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Managing advice

It is common for a baby’s arrival to trigger an influx of advice from family and peers on everything from sleep to feeding routines. Some of this advice may be welcome and useful. At other times, it may feel overwhelming or confusing. Most advice comes from people who want to help or feel useful. However, if a lot of different advice comes from different sources, new parents sometimes lose track of how they wish to care for their child.

Some advice may come from people, such as grandparents or other family members, who are experienced parents and want to share their knowledge. Some new parents find that different midwives or health nurses provide conflicting advice, which can be confusing. Occasionally, unsolicited advice from a stranger occurs, for instance if a baby is crying in their pram while out.

There are many ways to manage advice from others, depending on what feels comfortable and effective for you. Some of these include:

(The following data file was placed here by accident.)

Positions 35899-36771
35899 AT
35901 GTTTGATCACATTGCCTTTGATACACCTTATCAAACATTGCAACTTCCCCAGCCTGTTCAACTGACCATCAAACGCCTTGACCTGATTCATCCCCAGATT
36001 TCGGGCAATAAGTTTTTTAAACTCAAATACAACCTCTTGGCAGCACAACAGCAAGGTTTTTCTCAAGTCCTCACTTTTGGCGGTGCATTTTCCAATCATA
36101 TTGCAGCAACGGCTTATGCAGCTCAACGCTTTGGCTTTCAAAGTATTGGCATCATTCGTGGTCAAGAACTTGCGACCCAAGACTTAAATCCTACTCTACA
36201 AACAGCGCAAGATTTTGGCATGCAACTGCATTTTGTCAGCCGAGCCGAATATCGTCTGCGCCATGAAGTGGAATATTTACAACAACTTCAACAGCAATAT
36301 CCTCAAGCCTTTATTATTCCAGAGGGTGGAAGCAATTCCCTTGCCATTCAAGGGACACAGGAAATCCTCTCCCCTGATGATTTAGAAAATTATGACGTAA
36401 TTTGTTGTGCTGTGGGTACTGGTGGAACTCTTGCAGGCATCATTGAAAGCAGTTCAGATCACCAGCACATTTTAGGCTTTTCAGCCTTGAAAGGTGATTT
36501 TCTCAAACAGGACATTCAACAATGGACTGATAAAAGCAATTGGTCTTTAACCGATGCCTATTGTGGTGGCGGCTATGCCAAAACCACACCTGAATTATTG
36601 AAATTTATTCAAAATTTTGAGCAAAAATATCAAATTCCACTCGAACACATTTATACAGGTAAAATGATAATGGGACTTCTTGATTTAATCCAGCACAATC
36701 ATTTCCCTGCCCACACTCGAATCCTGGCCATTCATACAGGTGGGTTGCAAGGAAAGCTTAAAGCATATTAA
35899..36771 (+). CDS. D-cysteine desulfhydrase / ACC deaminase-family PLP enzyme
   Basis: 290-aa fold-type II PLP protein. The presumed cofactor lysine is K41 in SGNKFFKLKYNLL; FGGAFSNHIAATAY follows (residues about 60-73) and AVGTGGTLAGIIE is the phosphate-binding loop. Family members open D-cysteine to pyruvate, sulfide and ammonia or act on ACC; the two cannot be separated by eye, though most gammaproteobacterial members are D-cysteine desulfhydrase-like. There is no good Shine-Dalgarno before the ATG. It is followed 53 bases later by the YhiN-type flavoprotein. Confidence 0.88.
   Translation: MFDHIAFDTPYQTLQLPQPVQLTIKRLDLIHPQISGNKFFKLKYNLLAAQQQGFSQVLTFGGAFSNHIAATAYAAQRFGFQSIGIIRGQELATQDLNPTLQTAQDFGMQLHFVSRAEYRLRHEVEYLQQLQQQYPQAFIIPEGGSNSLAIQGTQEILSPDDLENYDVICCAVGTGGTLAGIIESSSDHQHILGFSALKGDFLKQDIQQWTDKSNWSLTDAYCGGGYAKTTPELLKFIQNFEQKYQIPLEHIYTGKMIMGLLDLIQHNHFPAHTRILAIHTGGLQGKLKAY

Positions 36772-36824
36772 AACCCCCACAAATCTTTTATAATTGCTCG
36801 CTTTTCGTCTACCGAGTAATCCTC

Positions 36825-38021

• Deflect it with humour
  • Give a brief nod, not engage too much in the conversation and choose not to take it on board
  • Divert attention from advice by asking people to help in different ways instead

Sometimes, these strategies work well. However, if firmer communication is needed, it can help to come up with a couple of sentences and to practise saying them. One example could be:

“Thank you for trying to help. I really appreciate that you care about me and the baby. We are going to take our time with trying a few different things and we’ll work it out.”

Or more directly:

“I’ve noticed I get stressed when I get different advice from various people. Thanks for offering but we’re figuring it out and I’ll let you know if I need help.”

It may help new parents to know that:

  • Most struggle with this issue at times
  • Parents’ intuition plays a part in decision-making
  • New parents find what works for them eventually
  • It is OK to try different things and have a flexible attitude

We all make mistakes so extending compassion towards self is also necessary. You will work out over time what is best for you and your family and whose advice fits with your view on parenting.

 

References:

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